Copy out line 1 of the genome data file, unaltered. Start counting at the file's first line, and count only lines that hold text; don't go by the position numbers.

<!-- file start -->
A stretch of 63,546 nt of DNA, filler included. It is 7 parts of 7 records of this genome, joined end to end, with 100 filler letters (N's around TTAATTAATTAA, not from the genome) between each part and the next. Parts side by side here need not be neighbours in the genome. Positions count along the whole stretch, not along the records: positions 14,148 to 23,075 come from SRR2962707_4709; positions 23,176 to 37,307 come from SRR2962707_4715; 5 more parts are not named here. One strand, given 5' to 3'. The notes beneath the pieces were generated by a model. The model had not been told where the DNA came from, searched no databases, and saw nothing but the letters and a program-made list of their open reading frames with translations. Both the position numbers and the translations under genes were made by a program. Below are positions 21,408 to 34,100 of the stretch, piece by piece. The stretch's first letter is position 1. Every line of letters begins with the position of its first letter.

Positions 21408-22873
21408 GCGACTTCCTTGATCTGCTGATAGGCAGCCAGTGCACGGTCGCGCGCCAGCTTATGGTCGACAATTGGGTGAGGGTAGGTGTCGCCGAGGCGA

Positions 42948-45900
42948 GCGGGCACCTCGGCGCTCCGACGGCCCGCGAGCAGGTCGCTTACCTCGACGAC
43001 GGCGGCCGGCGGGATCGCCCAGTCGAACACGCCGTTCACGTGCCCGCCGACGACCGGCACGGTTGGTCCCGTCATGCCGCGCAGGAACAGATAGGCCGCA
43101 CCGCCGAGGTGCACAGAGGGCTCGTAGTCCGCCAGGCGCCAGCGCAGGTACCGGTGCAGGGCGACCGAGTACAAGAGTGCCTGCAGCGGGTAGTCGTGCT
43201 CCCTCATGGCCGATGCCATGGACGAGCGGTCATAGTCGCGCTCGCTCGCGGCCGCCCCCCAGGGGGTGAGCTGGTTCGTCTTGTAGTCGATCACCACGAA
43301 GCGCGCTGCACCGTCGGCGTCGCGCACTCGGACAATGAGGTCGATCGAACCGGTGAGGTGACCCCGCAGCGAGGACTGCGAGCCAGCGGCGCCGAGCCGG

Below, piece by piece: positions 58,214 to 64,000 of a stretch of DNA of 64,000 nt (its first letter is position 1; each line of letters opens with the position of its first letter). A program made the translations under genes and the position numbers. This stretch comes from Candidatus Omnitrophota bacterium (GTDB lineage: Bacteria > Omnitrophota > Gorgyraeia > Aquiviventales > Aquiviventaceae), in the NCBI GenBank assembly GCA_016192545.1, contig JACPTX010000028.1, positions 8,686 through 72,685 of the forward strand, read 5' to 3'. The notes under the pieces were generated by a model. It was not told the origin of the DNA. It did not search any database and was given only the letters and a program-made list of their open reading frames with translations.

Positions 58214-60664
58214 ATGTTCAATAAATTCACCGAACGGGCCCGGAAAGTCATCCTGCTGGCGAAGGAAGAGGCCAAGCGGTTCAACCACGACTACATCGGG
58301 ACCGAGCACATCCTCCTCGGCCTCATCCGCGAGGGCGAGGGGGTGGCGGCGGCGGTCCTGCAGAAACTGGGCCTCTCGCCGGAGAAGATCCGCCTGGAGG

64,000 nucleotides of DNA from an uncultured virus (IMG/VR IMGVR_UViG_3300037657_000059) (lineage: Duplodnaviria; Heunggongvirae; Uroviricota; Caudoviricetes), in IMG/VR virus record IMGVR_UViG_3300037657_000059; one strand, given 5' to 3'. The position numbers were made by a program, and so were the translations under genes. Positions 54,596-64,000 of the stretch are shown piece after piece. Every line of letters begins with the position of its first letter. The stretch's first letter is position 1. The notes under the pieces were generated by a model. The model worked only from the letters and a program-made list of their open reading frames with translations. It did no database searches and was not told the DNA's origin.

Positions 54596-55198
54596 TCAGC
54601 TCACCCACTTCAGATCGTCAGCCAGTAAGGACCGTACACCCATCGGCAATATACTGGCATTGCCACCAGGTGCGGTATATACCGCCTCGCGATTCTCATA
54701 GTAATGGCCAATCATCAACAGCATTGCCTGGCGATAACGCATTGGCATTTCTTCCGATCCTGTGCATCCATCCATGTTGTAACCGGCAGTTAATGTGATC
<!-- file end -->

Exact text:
A stretch of 63,546 nt of DNA, filler included. It is 7 parts of 7 records of this genome, joined end to end, with 100 filler letters (N's around TTAATTAATTAA, not from the genome) between each part and the next. Parts side by side here need not be neighbours in the genome. Positions count along the whole stretch, not along the records: positions 14,148 to 23,075 come from SRR2962707_4709; positions 23,176 to 37,307 come from SRR2962707_4715; 5 more parts are not named here. One strand, given 5' to 3'. The notes beneath the pieces were generated by a model. The model had not been told where the DNA came from, searched no databases, and saw nothing but the letters and a program-made list of their open reading frames with translations. Both the position numbers and the translations under genes were made by a program. Below are positions 21,408 to 34,100 of the stretch, piece by piece. The stretch's first letter is position 1. Every line of letters begins with the position of its first letter.